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    Distractions

    TomMoon4

    By Tom Moon, MFT

    “The unexamined life is not worth living.” That saying, which Plato attributed to Socrates, succinctly expresses the basic value underlying psychotherapy and most other forms of personal exploration—the idea that self-knowledge is a fundamental value in human life.

    All methods of self-understanding, from western psychotherapy to Eastern paths of spiritual self-inquiry, teach that we have to spend time alone with ourselves in order to attain greater awareness. But most of us don’t want to know ourselves. What we really want is to feel good.

    We spend an amazing amount of time immersed in mood-altering and mind-numbing entertainments, habits, and distractions whose purpose is to increase comfort and to medicate anxiety and other negative emotions. What all of these activities have in common is that they tend to diminish self-awareness. They’re really about hiding from inner experience. The most obvious mind-altering distractions are alcohol and drugs, but there are many others, such as:

    1. Food: overeating in search of comfort
    2. Sex: avoiding painful feelings through compulsive sexual behavior
    3. Television: watching hours of TV every day
    4. Computer: spending hours every day on social media, surfing the net, etc.
    5. Workaholism: constantly working to exhaustion; inability to rest or take time off
    6. Exercise: compulsively exercising as a way of avoiding emotional pain
    7. Adrenaline: addiction to the rush of frequent and compulsive risk-taking
    8. Shopping: seeking comfort in acquiring things
    9. Religion: addiction to spiritual ideas and practices to get away from feelings of fear and uncertainty
    10. Cleaning: constantly cleaning to avoid anxiety or discomfort
    11. Rage: avoiding fear or feelings of powerlessness through inappropriate anger
    12. Caffeine: staying buzzed all day on high octane coffee to diminish awareness of unhappiness or depression

    Modern technology provides us with an unprecedented number of opportunities for diversion and self-soothing, but the sad irony is that they’ve also made us the most restless generation that has ever existed. Millions of us are completely incapable of simply being alone and quiet with ourselves.

    This shows up most clearly in sleep problems. Today, in our already sleep deprived culture, millions suffer from chronic insomnia. It’s estimated that in 1900, the average American got about 10 hours of sleep per day, probably because people didn’t have much to do after dark. Not anymore.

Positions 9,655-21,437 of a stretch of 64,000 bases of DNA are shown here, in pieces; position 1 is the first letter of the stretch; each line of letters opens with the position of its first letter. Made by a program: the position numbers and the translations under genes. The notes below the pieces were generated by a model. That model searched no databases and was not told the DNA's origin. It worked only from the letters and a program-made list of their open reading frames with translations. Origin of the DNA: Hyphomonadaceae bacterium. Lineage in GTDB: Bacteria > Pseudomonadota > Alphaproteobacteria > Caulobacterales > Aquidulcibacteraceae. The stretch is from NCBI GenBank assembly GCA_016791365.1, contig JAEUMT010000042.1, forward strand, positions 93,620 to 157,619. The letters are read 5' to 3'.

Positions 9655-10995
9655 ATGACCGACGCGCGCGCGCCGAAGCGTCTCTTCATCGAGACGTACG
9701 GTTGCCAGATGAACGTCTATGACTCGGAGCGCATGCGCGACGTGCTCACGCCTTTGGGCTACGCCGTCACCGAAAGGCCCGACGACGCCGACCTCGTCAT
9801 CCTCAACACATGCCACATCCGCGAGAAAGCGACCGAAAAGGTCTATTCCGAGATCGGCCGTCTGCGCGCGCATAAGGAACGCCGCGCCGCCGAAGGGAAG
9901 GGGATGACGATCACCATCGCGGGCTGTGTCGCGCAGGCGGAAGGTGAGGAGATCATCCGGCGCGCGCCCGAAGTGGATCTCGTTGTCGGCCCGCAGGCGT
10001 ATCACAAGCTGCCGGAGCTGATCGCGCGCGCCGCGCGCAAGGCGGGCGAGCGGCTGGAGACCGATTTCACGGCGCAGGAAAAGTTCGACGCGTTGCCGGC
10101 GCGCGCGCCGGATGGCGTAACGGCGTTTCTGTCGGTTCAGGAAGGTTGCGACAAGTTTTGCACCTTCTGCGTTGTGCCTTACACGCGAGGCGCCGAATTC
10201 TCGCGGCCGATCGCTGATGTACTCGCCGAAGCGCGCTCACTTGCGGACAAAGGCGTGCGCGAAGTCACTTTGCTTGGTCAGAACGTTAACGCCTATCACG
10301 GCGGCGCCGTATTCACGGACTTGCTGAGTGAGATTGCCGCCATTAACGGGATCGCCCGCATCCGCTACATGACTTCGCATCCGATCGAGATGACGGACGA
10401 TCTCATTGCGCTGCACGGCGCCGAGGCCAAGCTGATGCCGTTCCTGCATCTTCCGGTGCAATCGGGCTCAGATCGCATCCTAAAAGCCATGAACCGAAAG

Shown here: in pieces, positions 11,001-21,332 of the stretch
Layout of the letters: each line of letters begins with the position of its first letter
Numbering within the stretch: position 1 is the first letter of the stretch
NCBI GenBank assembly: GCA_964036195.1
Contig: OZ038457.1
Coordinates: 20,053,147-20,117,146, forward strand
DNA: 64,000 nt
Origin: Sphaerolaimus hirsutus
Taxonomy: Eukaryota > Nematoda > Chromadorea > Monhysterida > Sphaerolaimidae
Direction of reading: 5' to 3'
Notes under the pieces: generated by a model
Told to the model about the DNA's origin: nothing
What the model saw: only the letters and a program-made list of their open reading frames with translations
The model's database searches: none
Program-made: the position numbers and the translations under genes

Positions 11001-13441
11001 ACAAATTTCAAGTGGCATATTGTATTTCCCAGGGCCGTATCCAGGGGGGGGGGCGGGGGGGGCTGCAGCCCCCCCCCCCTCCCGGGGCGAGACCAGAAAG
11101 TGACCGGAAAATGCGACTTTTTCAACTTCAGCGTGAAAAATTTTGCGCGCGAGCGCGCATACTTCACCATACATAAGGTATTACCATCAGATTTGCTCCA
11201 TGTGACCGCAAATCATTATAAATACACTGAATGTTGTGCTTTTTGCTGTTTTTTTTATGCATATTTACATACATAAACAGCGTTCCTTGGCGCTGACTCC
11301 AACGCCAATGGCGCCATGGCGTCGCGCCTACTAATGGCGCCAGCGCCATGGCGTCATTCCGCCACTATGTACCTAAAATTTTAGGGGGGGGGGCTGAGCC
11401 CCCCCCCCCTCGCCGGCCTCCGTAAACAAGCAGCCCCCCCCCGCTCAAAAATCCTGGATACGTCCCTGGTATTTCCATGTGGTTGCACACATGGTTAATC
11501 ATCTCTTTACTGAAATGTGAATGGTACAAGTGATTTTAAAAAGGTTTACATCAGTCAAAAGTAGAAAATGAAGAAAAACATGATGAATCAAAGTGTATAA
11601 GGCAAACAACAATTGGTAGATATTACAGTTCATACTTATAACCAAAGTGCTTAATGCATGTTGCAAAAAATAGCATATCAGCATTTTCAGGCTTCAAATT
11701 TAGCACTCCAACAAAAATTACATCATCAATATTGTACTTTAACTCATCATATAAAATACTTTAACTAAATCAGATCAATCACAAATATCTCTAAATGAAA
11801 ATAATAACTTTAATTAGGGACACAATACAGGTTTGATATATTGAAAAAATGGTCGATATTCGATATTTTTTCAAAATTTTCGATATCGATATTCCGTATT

When I explore insomnia with patients, I usually find that they’re in the habit of immersing themselves in media stimulation right up until they go to bed. They watch the late news or late night talk shows, listen to music, play computer games, hang out on social media—or several of these at once. Then, in a hyper-stimulated state, they turn off the lights, climb into bed, and discover that they’re too wired to go to sleep. An obvious solution would be just to turn off all media at least a half hour before bed, but many people find that advice impossible to follow, because the absence of stimulation makes them too uncomfortable.

    I believe that our collective need for more intense distracting stimuli is progressing, exactly the way that addictions progress. Many people can’t watch a film from the ‘40s or ‘50s, for instance, because they seem to move at a snail’s pace compared to the roller coaster rides of current popular movies. More and more of the people I talk with are in such a restless, jumpy state that they give me the impression they’ve been at a heavy metal concert for the past twenty years.

    Anyone interested in pursuing a path of personal growth and greater awareness must first stop running from their inner experience, and that requires that they confront the distractions that obstruct their paths. It isn’t necessary to get rid of all distractions, but it’s important to have some time free of them. Spending time in nature is one easy way to return to more natural rhythms; regular hikes or a wilderness backpacking trip can do much to cool down an overactive nervous system. Some people find it useful to practice periodic “media fasts” from all electronic stimuli.

    Self-knowledge confers subtle satisfactions: greater freedom from self-deception, confusion and anxiety; calm self-acceptance; comfort in one’s own skin; independence of thought and action. But this maturity comes only to those who can examine their discomforts and anxieties instead of running from them.

    Tom Moon is a psychotherapist in San Francisco. For more information, please visit his website http://tommoon.net/